Reunited for the Billionaire's Legacy(3)

By: Jennifer Hayward

She removed her gaze from the muscles rippling under his shirt, his jacket long ago discarded per usual. Her husband wasn’t even that aware of his physical perfection. He traded on his charm, on his ability to get people to do the things he wanted them to do—to make them beg to do the things he wanted them to do, without even knowing they were doing it.

Her mouth twisted. She’d never really stood a chance. Her time spent with her nose buried in medical school textbooks, then sequestered in the hospital as a young resident working 24/7 had meant zero time for relationships. When Coburn had swept her off her feet on a rare night out at another Chelsea party very much like this one, he’d just taken.

How many people had told her to watch her heart? To use her head. She hadn’t listened to any of them. She’d married him despite her father’s advice to the contrary.

A dull ache throbbed inside her. She shouldn’t have come. She really shouldn’t have. She comforted herself knowing soon none of it would matter. Soon she would be on that plane to another continent. She would escape her claustrophobic life with her claustrophobic parents and her claustrophobic job, which was more politics than the Hippocratic oath she’d taken to heal the sick. The suffocating feeling she got every time she remembered Coburn was still sharing this city with her...

Her mouth twisted. If she thought she might be slightly crazy giving up her job at one of New York’s most prestigious hospitals to go work in a war-torn territory where the only certainty was complete uncertainty, she wasn’t alone. She’d been getting that sentiment a lot lately, particularly from her father, who’d forbidden her to go.

Her gaze drifted to her husband instead of focusing on the conversation happening in the group she’d joined. It hadn’t always been bad between her and Coburn. One particular night stuck in her head, in the early days of their marriage. She’d been a rising star as a resident, demonstrating surgical skills way beyond her years. But that night, she’d lost her first patient, a sixteen-year-old boy who’d been in a horrific car accident. His parents had sat in the waiting room for almost eight hours as she and the other specialists had attempted to save him, but the hemorrhaging from his internal injuries had eventually defeated them. She’d arrived home at 7:00 a.m. bruised and battered, her face telling the whole story. Coburn had held her in his arms and rocked her until she’d fallen asleep, then put her to bed. He’d been late for his board meeting that morning, but he hadn’t cared. Then, they had been the most important thing in each other’s orbit.

Her eyes burned at the memory. When they had been good, they had been very, very good. And when they had been bad, it had been unbearable.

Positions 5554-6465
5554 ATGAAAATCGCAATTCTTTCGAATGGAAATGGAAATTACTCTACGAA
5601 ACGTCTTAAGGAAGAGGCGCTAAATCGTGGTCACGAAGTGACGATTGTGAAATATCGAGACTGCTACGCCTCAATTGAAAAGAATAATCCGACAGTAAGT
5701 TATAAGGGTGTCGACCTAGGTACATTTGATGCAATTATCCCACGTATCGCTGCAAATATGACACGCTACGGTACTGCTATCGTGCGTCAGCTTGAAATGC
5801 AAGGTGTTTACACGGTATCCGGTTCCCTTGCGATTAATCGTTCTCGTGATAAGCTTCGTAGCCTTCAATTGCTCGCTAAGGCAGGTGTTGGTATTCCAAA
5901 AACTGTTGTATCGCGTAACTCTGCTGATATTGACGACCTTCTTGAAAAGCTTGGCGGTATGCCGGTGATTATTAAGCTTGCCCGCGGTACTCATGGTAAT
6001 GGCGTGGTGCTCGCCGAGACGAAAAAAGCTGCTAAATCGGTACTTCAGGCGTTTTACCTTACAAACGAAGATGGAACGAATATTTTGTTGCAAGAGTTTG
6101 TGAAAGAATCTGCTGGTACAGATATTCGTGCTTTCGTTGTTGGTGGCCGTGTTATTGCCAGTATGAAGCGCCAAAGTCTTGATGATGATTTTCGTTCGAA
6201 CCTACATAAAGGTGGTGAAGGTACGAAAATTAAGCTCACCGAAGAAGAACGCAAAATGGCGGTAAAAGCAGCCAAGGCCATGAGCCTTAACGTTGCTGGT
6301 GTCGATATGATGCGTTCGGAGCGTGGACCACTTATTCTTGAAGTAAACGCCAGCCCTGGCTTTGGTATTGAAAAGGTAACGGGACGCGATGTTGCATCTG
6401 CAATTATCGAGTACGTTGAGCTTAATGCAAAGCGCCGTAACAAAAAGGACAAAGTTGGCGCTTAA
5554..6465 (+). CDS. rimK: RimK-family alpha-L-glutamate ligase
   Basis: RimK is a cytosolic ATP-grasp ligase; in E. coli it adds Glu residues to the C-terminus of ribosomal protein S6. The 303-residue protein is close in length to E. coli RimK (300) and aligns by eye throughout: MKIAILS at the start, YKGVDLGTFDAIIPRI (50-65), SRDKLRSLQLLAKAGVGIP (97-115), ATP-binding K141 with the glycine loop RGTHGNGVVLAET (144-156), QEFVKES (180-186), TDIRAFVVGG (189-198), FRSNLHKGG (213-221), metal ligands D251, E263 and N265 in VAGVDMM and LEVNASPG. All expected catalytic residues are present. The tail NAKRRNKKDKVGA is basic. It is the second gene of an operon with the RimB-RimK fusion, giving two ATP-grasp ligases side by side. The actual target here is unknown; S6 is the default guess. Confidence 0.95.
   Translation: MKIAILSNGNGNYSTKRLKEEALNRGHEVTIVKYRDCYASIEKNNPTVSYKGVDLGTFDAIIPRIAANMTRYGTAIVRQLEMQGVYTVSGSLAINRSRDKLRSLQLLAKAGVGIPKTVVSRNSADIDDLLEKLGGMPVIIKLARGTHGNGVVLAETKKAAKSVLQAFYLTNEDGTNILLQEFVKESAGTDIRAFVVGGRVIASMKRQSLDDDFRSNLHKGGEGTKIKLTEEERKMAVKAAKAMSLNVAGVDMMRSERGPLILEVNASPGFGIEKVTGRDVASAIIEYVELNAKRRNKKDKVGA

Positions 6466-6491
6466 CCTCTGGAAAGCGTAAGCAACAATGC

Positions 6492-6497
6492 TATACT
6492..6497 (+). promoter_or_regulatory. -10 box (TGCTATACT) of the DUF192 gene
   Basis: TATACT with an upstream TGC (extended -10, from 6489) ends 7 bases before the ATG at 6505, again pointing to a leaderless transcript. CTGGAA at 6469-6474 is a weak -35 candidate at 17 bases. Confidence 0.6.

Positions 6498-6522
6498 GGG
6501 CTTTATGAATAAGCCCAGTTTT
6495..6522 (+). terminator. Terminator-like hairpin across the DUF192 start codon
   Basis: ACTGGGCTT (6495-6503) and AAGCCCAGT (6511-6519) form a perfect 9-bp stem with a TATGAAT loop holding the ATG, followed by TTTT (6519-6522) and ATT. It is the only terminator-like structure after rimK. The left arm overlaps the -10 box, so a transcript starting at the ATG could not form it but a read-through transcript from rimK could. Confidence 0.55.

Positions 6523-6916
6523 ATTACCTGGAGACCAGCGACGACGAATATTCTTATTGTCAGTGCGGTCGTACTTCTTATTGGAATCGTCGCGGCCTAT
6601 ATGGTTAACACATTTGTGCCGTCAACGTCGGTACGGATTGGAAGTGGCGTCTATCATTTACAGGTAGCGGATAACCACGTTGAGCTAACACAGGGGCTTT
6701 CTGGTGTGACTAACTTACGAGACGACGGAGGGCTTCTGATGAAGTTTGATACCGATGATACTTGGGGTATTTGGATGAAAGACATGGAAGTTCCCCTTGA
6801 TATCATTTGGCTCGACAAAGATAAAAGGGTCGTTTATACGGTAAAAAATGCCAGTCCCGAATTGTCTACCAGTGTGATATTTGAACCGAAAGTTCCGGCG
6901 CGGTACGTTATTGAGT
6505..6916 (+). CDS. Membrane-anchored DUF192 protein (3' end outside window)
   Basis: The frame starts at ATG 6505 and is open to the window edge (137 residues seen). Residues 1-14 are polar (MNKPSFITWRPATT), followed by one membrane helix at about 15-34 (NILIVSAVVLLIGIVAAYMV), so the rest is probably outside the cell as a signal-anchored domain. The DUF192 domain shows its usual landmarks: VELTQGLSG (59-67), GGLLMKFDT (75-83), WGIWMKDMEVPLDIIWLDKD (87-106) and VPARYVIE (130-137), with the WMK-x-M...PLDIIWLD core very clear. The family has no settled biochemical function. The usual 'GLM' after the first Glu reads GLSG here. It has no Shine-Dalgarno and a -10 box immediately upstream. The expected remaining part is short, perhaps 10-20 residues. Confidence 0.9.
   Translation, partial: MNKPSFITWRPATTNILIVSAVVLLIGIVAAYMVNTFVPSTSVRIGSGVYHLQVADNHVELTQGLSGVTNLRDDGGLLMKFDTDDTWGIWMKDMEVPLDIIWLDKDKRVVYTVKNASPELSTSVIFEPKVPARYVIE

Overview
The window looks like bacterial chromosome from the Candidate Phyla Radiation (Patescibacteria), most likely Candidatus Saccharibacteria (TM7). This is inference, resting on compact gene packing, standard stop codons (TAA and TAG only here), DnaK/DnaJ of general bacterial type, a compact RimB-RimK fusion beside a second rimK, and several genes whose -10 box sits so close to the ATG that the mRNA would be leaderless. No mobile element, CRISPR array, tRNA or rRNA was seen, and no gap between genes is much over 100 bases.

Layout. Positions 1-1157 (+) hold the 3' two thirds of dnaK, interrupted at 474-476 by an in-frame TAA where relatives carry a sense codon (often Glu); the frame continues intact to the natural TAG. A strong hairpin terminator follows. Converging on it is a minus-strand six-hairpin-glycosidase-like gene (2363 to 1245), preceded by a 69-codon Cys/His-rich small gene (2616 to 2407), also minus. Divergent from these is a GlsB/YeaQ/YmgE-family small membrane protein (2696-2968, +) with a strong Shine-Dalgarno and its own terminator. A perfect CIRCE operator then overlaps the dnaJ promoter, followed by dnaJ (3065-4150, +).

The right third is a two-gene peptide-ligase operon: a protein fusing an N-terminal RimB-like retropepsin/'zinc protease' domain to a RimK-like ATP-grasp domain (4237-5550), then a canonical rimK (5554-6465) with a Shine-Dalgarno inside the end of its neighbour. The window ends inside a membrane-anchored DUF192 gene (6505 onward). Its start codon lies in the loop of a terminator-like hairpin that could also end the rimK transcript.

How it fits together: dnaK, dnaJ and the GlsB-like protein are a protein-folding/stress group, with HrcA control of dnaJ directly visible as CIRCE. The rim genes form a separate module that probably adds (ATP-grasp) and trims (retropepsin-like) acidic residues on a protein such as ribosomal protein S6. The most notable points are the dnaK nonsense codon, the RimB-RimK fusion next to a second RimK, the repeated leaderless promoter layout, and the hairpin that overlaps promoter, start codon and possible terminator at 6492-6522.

Coburn raked a scathing gaze over her from where he stood, talking to Rory. She squared her shoulders, turned her back to him and did what the proud, perhaps foolish Taylor women had perfected as a family art. She turned a blind eye to the humiliation blanketing her and moved on.

To be among such happiness when her heart was so bleak was torturous. The only thing that made it bearable was the thought that in three weeks she’d be following her heart for the first time. Just her. Just Diana.

She wondered what she was going to find when she discovered who she really was.

* * *

Coburn’s third Scotch had his blood humming through his veins in a heated pull that tempted him to engage with the long-legged thing of beauty who’d once convinced him he needed no other. It was almost irresistible the force that drew him to her, that had always drawn him to her, despite the bitter recrimination he knew she could dish out with that stiff, superior manner of hers. But he resisted. His speech was happening in minutes and he needed all his composure to do it.

He watched Diana circulate through the crowd, her exquisite manners easing every interaction into the perfect sixty seconds of social repartee no matter what the partygoer’s background. Diana always knew what to say, even when bent on sticking a dagger into his back.

She was tall for a woman, five foot nine, downplaying her height as usual with a lower heel than most of the females in the room. Her slim boyish figure was the same lithe silhouette, her sensual, exotic features still utterly arresting, but the hair she used to wear well past her shoulders was shorter now, skimming her collarbone. He’d never let her cut it. He’d loved the feel of it sliding against his skin when she’d leaned down to kiss him as she’d taken him inside the tight sheath of her body, always in tune with him at that moment when he filled her completely and wiped any barriers from between them.

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